Judicial branch:
Supreme Court or Tribunal Supremo


The Spanish economy boomed from 1986 to 1990 averaging 5% annual growth. After a European-wide recession in the early 1990s, the Spanish economy resumed moderate growth starting in 1994. Spain's mixed capitalist economy supports a GDP that on a per capita basis is equal to that of the leading West European economies. The center-right government of former President Jose Maria AZNAR successfully worked to gain admission to the first group of countries launching the European single currency (the euro) on 1 January 1999. The AZNAR administration continued to advocate liberalization, privatization, and deregulation of the economy and introduced some tax reforms to that end. Unemployment fell steadily under the AZNAR administration but remains high at 7.6%. Growth averaging more than 3% annually during 2003-07 was satisfactory given the background of a faltering European economy. The Socialist president, RODRIGUEZ ZAPATERO, has made mixed progress in carrying out key structural reforms, which need to be accelerated and deepened to sustain Spain's economic growth. Despite the economy's relative solid footing significant downside risks remain including Spain's continued loss of competitiveness, the potential for a housing market collapse, the country's changing demographic profile, and a decline in EU structural funds.

$1.361 trillion (2007 est.)
GDP growth rate:
GDP per capita:
GDP composition by sector:
agriculture: 4%
industry: 29.5%
services: 66.5%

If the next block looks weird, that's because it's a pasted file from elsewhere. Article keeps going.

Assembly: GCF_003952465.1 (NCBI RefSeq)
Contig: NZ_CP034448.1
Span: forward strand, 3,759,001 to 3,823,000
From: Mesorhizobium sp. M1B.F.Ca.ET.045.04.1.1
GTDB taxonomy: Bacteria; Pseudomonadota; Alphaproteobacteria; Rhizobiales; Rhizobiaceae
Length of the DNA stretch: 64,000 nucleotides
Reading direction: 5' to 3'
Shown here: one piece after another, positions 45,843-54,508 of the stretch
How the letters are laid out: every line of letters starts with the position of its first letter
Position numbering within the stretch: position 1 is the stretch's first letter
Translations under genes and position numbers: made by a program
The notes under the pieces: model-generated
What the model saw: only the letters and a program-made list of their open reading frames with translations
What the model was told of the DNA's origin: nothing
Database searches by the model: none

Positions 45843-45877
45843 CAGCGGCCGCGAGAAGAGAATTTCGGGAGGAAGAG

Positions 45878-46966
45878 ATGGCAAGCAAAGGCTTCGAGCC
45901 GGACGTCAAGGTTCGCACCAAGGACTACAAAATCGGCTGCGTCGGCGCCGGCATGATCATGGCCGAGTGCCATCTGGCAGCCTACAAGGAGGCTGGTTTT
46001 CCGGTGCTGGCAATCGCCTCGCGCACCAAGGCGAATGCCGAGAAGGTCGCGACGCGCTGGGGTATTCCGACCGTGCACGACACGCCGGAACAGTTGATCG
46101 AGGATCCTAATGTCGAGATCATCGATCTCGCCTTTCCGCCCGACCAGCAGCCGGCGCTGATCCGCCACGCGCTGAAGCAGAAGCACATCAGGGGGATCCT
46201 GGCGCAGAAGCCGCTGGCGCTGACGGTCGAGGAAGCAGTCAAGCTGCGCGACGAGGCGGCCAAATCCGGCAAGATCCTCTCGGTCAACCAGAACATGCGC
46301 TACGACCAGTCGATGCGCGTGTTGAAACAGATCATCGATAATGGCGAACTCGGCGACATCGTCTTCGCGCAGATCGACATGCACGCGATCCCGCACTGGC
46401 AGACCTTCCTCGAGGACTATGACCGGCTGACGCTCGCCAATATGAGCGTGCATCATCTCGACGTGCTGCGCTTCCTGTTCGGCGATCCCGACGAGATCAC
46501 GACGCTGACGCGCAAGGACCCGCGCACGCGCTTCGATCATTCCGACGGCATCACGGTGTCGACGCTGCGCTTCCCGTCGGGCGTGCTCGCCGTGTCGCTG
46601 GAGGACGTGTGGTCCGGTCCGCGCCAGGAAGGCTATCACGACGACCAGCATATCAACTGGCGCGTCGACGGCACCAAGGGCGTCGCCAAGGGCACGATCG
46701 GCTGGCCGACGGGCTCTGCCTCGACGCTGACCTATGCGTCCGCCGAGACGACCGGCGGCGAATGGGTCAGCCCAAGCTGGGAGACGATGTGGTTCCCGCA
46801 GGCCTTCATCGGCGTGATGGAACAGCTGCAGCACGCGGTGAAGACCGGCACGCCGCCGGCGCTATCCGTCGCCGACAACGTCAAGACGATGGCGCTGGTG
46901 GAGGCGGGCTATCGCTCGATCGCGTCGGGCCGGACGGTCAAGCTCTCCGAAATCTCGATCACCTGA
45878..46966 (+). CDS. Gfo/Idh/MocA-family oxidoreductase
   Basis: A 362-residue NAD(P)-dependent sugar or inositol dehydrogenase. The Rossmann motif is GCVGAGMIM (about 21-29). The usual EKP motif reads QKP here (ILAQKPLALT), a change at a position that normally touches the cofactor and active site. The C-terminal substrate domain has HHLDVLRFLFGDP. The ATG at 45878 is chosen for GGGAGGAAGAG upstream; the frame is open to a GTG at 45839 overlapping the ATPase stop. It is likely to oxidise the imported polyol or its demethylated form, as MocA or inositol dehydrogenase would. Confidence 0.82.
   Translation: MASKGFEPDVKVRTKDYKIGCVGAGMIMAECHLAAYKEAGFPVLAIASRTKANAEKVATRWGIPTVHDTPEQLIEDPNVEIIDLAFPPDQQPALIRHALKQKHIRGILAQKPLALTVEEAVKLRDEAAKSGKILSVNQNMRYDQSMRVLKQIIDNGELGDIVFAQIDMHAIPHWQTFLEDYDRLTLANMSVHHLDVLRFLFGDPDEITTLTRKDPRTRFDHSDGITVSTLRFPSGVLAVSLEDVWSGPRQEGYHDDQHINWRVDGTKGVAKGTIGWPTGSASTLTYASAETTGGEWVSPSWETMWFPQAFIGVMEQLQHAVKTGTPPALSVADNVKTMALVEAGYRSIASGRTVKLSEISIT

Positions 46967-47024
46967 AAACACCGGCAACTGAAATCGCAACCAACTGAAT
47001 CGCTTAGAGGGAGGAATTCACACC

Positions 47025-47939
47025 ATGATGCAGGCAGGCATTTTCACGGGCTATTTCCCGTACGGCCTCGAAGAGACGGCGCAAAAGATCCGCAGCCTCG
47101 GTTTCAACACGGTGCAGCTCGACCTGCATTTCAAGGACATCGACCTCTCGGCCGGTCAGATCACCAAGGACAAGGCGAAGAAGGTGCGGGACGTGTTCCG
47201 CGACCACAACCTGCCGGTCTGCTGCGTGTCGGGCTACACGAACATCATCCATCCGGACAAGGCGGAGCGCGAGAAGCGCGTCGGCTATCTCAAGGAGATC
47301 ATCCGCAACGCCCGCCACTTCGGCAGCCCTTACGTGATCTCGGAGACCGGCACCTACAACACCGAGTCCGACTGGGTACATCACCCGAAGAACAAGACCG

Inflation rate:
Labor force:
20.67 million
Labor force - by occupation:
agriculture: 5.3%
industry: 30.1%
services: 64.6%
revenues: $440.9 billion
expenditures: $448.4 billion
Electricity production by source:
fossil fuel: 50.4%
hydro: 18.2%
other: 4.1% 
nuclear: 27.2%
textiles and apparel (including footwear), food and beverages, metals and metal manufactures, chemicals, shipbuilding, automobiles, machine tools, tourism
grain, vegetables, olives, wine grapes, sugar beets, citrus; beef, pork, poultry, dairy products; fish
machinery, motor vehicles; foodstuffs, other consumer goods
Export partners:
France 19.4%, Germany 11.4%, Portugal 9.5%, UK 8.5%, Italy 8.4% 
machinery and equipment, fuels, chemicals, semifinished goods; foodstuffs, consumer goods
Import partners:
Germany 15%, France 14.4%, Italy 8.5%, UK 5.8%, Netherlands 5%, China 4.3%
euro (EUR)
note: on 1 January 1999, the European Monetary Union introduced the euro as a common currency to be used by the financial institutions of member countries; on 1 January 2002, the euro became the sole currency for everyday transactions with the member countries

SOURCES: The CIA World Factbook, U.S. Department of State, Area Handbook of the US Library of Congress